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Nick Smith
409 followers -
Handsome, hairy and modest.
Handsome, hairy and modest.

409 followers
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I know I've been lost at sea for awhile and I apologise greatly! I've been busy founding a new craft brewery in North East England (www.steammachinebrew.com). Anyway, here's a classic to keep you going from the original Irish Folk Band, about Irish refugees sailing to America. Check our the awesome Uilleann pipes! Cheers all!

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Apologies for not being on here much recently (aka past seven months)! I feel like I have neglected my wonderful Saturday Scenes community especially, as well as my fellow homebrewers and lovers of sea shanties! Rest assured that my life is as chaotic as ever. Plenty of good news to report: I am no longer a teacher, and I now own and run a craft brewery in North East England www.steammachinebrew.com

I'm still writing away, but time is sparse. I feel much happier in my new life as a brewer and business owner, and the sea of creativity sloshes around in my skull with far greater tides than it used to when I was slaving away for an ungrateful government! I miss all of the wonderful people I have met and been inspired by on Google+, and I hope to reconnect soon. xxx

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Our latest beer has hit the shelves!
The NEW AGE BROWN 6.5% is out and about! Delivered it to the first few venues including MMM & GLUG Newcastle, TURBINIA Newton Aycliffe, WOODHAM NEWS Newton Aycliffe, EMPTY SHOP Durham. Here's the commercial description for this hoppy little number:

"Inspired by both the historic strong brown ales of the North East, and the modern hop-bombs of the craft beer revolution. Expect malty dark chocolate in contrast with sharp passion fruit Citra hops. Welcome to the New Age!"
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So we are absolutely delighted to report that we have a brand new beer about to join our core range. The NEW AGE BROWN 6.5% is inspired by both the historic high strength brown ales of North East England, and from the hop-bombs of the international craft beer revolution. Expect bitter dark chocolate tones with the sharp contrast of tropical passion fruit from US Citra hops. Coming soon... #craftbeer  
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In everyone's experience, what is the absolute lowest temperature you've bottled conditioned? I've just had a batch carbonate beautifully in two weeks at 15oC (59oF). I'm just wondering how low I can push it :)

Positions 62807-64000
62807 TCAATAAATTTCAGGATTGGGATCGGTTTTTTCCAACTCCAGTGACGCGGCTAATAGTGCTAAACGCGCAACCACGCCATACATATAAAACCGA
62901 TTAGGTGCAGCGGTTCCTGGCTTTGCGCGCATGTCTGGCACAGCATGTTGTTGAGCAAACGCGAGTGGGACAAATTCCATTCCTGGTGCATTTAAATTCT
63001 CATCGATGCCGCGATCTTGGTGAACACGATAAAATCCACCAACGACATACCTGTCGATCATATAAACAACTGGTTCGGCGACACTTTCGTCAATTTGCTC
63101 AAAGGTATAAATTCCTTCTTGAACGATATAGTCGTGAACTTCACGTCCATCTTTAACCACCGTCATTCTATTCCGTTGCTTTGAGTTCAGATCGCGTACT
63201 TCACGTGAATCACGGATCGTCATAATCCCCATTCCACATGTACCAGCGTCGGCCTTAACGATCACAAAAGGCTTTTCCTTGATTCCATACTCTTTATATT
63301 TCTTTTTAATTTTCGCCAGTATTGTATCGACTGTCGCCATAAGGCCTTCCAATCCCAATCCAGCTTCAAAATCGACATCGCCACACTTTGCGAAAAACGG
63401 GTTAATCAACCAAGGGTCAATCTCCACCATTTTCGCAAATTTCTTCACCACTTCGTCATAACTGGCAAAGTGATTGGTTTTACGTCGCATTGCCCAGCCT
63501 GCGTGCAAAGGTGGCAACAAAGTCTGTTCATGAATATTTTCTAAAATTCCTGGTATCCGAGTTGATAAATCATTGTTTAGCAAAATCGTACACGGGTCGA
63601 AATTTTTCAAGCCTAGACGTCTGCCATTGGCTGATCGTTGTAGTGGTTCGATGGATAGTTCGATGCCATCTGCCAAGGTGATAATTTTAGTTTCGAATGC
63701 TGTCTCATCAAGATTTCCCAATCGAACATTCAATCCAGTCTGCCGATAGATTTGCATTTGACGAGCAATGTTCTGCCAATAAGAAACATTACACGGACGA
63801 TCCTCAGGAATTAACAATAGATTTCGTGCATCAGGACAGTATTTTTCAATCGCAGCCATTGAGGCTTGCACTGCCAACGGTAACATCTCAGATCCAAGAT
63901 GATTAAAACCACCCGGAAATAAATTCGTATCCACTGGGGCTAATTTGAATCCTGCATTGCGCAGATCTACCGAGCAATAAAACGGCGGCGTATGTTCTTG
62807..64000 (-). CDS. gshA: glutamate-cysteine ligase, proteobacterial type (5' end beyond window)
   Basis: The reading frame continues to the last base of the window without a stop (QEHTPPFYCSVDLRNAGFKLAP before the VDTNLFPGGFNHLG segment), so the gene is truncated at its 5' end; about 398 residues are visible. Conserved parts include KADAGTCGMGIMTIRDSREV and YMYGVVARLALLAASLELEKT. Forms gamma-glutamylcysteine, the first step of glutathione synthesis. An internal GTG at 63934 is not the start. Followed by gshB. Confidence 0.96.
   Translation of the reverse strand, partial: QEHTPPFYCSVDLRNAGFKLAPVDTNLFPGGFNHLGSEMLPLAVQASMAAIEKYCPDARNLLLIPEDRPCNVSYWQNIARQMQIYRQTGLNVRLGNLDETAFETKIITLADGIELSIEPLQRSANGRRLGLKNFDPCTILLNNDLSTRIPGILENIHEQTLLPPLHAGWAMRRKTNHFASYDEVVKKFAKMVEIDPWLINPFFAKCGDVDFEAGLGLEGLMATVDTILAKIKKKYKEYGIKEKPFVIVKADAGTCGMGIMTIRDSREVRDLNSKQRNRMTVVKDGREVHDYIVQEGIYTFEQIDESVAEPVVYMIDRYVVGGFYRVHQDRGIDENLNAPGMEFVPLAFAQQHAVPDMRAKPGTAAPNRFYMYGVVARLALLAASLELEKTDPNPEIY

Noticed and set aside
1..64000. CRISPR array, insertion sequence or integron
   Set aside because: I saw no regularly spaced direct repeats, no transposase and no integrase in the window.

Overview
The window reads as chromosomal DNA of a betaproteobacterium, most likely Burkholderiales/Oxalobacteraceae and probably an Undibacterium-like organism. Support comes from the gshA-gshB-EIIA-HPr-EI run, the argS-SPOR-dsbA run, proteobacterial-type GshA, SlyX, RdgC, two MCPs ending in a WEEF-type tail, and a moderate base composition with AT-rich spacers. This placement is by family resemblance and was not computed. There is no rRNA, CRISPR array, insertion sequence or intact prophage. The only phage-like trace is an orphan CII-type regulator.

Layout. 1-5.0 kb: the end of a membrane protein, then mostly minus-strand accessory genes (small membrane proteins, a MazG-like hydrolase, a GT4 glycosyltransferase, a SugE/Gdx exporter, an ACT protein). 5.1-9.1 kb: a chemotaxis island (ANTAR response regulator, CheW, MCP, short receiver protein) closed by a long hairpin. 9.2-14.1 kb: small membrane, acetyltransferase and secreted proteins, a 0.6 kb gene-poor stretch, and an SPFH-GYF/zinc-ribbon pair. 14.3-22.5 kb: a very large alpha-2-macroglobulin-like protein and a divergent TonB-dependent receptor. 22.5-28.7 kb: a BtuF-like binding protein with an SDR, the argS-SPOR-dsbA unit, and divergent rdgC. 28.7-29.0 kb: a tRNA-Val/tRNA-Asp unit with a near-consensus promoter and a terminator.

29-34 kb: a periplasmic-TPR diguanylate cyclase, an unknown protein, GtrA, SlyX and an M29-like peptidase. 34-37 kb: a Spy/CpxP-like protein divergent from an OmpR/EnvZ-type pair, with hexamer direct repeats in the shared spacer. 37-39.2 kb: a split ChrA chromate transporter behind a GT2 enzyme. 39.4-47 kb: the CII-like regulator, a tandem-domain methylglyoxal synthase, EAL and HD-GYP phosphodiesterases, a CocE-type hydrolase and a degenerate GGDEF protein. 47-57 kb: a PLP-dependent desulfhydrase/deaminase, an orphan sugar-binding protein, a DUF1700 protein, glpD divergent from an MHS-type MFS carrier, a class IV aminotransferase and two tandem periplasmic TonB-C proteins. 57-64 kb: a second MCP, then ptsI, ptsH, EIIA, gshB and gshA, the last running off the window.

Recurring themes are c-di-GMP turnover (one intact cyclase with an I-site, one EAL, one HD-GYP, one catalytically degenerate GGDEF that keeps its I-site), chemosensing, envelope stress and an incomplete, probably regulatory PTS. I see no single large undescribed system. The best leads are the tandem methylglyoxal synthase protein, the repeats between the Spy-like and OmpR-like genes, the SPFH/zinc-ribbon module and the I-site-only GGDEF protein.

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Hey everyone! Can you help me report my book on Amazon as free elsewhere? Here's the amazon link: http://www.amazon.co.uk/Royal-Gift-Common-Kingdoms-Book-ebook/dp/B015T97OYG

And here's the link to give them when reporting it free on Kobo: https://store.kobobooks.com/en-us/ebook/the-royal-gift

All you have to do is click the "tell us about a lower price" link in the product details. Thanks, and if you need help doing the same with your books on Amazon, just let me know and I'll help out. 

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Very sweet music video here by Mad Dog Mcrea performing fellow folk musician Seth Lakeman's "The Sound". The scene of musicians in a living room enjoying an evening together is one that is common place in my parents' home.

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Down on The Steps of the Faithless all twelve Unborn crouched in a low back stance, their practice staves held above their heads. They had been there some time, and Thelm knew the burning in his muscles must be shared by his fellows. Holding each end stance for as long as Father Legnyre dictated was a dreaded task made even more awful by their location.

A flurry of snow mixed with the ash of the surrounding lava fields hissed as they struck his skin. Some of the flakes were cold, but others were still hot to the touch and steamed as they stuck to the ice. The stench of sulphur compounded the effect, entering his nostrils. He wanted to cough, or to shake the ashen flakes away, but that would be a failure of his task, and would no doubt lead to a longer training session for them all.